Cover: Survivorship Beyond Convalescence

Survivorship Beyond Convalescence

48-Month Quality-of-Life Outcomes After Treatment for Localized Prostate Cancer

Published In: Journal of the National Cancer Institute, v. 101, no. 12, June 16, 2009, p. 888-892

Posted on Jun 16, 2009

by John L. Gore, Lorna Kwan, Steven P. Lee, Robert C. Reiter, Mark Litwin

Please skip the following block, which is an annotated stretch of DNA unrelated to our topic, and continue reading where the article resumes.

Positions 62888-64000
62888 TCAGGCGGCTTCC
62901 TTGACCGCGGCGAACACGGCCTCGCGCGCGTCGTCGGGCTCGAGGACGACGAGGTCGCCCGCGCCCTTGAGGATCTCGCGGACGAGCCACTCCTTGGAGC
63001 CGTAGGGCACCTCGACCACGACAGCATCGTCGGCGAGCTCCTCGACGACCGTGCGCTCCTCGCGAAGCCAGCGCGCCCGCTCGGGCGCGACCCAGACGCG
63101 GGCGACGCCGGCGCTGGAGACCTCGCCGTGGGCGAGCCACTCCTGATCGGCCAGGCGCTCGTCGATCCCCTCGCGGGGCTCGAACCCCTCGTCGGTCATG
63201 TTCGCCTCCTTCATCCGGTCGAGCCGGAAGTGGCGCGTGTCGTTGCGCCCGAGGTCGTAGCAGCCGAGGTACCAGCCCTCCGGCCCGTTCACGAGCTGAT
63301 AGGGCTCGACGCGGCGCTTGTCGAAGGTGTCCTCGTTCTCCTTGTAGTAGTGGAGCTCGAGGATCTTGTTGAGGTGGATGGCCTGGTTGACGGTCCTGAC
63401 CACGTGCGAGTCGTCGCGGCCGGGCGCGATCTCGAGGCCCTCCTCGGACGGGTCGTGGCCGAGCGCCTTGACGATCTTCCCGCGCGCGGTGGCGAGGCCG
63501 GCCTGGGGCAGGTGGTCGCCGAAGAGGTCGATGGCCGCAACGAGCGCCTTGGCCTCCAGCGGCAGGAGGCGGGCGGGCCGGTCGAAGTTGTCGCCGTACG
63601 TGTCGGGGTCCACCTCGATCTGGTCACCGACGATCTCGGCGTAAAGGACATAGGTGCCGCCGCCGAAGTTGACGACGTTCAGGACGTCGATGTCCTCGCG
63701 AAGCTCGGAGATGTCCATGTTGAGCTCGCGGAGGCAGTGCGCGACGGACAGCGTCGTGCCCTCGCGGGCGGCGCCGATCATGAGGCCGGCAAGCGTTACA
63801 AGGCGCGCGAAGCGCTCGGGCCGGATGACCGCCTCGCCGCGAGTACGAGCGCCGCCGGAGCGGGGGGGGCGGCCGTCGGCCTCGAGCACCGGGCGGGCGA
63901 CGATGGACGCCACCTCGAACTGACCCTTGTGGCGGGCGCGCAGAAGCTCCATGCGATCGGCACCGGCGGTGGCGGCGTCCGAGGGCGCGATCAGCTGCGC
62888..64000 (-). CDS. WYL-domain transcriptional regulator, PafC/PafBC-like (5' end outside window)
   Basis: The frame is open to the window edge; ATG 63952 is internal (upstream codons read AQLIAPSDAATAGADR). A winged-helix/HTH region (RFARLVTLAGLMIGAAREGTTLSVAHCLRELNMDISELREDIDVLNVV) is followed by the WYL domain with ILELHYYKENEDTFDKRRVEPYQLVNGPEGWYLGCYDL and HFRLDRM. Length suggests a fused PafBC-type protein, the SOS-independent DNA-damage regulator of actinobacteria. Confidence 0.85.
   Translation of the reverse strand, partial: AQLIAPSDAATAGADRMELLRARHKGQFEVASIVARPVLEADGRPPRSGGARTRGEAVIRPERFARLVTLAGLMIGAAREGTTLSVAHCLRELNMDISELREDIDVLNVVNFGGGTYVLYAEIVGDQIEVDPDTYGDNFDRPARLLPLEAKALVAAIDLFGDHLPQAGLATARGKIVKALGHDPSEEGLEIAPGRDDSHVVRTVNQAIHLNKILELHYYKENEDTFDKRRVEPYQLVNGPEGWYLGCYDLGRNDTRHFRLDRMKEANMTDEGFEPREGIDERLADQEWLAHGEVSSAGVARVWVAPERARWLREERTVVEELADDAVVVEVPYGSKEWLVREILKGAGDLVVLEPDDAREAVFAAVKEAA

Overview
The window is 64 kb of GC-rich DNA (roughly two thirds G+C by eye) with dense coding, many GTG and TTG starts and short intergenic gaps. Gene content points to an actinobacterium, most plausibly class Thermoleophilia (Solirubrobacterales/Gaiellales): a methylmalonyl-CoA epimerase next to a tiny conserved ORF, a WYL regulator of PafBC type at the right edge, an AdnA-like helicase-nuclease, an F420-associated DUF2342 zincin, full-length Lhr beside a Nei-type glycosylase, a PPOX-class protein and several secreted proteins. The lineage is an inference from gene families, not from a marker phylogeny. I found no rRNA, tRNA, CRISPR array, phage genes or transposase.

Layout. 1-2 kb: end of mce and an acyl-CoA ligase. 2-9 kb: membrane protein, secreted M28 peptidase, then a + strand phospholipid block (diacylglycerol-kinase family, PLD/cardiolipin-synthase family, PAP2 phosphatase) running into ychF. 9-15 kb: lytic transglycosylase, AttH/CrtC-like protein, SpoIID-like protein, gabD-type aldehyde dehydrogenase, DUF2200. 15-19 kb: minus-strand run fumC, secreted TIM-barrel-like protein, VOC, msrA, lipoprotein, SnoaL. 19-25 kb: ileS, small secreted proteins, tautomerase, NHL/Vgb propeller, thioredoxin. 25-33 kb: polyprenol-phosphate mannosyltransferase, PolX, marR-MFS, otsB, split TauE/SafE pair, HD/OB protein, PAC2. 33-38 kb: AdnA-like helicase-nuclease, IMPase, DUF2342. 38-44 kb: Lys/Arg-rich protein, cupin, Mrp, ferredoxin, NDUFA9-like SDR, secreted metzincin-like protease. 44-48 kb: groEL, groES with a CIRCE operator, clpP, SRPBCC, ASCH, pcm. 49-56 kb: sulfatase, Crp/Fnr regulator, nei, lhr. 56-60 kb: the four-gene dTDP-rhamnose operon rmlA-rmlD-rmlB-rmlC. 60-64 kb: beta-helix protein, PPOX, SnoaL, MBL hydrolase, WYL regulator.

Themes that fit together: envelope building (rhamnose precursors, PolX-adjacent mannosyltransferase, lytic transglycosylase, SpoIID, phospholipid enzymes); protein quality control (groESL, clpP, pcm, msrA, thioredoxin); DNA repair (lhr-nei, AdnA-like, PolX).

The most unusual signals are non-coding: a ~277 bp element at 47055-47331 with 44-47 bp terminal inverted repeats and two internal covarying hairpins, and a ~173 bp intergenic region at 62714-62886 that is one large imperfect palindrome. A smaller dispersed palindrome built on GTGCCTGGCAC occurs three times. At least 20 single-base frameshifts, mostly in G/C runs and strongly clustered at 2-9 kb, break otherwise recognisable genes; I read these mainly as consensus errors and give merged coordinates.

Decision making for treatment of localized prostate cancer is often guided by therapeutic side-effect profiles. The authors sought to assess health-related quality-of-life outcomes for patients 48 months after treatment for localized prostate cancer. Men treated for localized prostate cancer (N = 475) were evaluated before treatment and at 11 intervals during the 48 months after intervention. Changes in mean health-related quality-of-life scores and the probability of regaining baseline levels of health-related quality of life were compared between treatment groups. All statistical tests were two-sided. Urinary incontinence was more common after prostatectomy (n = 307) than after brachytherapy (n = 90) or external beam radiation therapy (n = 78) (both P < .001), whereas voiding and storage urinary symptoms were more prevalent after brachytherapy than after prostatectomy (both P < .001). Sexual dysfunction profoundly affected all three treatment groups, with a lower likelihood of regaining baseline function after prostatectomy than after external beam radiation therapy or brachytherapy (P < .001). Bowel dysfunction was more common after either form of radiation therapy than after prostatectomy. These results may guide decision making for treatment selection and clinical management of patients with health-related quality-of-life impairments after treatment for localized prostate cancer.

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